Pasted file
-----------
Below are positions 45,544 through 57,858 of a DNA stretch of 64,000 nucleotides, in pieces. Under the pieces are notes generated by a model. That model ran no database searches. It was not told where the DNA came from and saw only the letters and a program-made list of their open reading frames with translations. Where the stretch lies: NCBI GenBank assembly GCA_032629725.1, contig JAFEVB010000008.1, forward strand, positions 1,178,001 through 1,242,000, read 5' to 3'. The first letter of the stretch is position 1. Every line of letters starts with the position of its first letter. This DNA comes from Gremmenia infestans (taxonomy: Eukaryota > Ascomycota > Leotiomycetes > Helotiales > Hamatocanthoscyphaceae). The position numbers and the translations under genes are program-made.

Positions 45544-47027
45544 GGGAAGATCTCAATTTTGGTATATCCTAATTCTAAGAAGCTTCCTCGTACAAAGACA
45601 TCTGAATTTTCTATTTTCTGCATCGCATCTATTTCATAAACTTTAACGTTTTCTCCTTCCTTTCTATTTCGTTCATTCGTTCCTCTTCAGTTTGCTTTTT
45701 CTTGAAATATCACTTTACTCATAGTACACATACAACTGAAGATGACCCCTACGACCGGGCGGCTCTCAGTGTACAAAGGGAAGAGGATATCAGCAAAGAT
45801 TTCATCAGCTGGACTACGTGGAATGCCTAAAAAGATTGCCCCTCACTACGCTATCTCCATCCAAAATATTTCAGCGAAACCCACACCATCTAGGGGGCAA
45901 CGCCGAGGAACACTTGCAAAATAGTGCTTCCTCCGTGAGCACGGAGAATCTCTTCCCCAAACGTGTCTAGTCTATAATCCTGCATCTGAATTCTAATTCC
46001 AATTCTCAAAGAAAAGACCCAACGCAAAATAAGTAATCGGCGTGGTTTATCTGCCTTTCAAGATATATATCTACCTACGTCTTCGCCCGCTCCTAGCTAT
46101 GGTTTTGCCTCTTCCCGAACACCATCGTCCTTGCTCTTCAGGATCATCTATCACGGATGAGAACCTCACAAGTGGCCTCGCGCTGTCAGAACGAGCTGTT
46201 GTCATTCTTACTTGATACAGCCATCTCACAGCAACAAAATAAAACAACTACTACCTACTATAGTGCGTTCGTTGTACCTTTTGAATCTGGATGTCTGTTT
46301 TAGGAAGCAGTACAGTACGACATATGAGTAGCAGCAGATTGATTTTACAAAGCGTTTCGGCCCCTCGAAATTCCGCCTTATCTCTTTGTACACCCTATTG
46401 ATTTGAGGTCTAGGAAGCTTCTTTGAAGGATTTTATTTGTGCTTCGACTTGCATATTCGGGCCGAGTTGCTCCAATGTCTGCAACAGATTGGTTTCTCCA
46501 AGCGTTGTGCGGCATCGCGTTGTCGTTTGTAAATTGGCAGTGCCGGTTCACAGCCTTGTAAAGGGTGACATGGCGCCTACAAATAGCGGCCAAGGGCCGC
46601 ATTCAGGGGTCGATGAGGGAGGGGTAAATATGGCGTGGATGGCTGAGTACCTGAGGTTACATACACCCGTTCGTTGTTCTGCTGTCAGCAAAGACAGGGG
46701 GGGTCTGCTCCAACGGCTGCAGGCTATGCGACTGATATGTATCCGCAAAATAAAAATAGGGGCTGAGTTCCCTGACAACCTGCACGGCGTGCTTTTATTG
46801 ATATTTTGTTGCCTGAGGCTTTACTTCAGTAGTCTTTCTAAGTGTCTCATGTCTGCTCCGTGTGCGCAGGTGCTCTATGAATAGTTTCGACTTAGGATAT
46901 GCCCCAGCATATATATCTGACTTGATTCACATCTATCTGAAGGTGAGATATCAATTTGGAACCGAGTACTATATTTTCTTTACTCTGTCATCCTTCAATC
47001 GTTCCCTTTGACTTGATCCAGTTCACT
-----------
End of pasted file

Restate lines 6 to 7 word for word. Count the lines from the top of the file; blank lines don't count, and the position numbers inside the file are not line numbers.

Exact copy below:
45801 TTCATCAGCTGGACTACGTGGAATGCCTAAAAAGATTGCCCCTCACTACGCTATCTCCATCCAAAATATTTCAGCGAAACCCACACCATCTAGGGGGCAA
45901 CGCCGAGGAACACTTGCAAAATAGTGCTTCCTCCGTGAGCACGGAGAATCTCTTCCCCAAACGTGTCTAGTCTATAATCCTGCATCTGAATTCTAATTCC